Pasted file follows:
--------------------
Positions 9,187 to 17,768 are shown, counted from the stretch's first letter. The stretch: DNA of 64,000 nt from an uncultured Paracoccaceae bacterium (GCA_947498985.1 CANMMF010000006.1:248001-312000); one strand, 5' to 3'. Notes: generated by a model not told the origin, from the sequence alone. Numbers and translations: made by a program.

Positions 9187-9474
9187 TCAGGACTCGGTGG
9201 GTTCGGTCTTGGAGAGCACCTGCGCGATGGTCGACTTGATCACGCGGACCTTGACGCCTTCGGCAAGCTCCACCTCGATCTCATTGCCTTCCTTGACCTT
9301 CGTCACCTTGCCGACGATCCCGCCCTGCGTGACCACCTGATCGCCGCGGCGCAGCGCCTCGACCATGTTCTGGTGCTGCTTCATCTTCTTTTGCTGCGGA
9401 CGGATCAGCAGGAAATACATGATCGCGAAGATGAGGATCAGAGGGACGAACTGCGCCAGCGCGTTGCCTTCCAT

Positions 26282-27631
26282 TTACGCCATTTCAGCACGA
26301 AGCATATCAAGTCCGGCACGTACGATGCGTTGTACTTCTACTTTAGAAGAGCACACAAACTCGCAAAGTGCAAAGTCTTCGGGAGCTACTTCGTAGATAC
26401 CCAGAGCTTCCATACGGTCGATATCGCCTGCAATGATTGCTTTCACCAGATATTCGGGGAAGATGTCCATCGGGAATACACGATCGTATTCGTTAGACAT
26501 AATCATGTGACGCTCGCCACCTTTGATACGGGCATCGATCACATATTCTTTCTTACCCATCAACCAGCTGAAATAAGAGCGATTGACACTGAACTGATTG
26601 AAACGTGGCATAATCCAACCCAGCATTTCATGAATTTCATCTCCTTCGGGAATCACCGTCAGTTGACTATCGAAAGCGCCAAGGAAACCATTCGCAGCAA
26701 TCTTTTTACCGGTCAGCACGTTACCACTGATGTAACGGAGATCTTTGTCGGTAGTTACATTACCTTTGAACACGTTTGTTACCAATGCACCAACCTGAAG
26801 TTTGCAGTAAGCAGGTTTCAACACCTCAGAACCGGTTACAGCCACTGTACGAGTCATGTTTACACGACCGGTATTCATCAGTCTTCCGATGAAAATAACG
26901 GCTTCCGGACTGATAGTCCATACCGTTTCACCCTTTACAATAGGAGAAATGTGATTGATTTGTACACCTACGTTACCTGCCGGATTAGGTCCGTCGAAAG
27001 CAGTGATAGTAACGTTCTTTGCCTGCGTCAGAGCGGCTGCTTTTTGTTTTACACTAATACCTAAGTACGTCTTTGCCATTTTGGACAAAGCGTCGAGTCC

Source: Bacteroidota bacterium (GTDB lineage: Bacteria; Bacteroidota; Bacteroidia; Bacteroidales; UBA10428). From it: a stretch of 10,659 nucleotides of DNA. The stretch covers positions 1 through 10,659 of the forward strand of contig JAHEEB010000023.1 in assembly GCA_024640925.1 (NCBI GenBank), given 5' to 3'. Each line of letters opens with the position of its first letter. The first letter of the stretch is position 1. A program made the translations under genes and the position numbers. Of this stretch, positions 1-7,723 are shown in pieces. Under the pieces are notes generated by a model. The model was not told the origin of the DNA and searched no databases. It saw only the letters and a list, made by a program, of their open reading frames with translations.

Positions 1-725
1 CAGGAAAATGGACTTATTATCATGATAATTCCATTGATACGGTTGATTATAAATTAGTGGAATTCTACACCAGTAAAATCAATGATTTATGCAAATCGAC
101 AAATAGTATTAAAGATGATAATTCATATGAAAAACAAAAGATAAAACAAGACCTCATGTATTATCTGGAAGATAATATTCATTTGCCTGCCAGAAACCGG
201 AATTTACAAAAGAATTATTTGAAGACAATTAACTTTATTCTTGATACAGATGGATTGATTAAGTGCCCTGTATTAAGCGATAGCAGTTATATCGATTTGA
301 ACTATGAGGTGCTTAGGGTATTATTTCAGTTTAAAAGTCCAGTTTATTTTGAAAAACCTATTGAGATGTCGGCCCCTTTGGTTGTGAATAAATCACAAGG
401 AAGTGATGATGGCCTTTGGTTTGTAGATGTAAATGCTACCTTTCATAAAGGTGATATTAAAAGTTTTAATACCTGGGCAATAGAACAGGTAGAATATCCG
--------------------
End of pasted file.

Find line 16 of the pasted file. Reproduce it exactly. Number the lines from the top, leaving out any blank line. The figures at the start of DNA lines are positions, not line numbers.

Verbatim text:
27001 CAGTGATAGTAACGTTCTTTGCCTGCGTCAGAGCGGCTGCTTTTTGTTTTACACTAATACCTAAGTACGTCTTTGCCATTTTGGACAAAGCGTCGAGTCC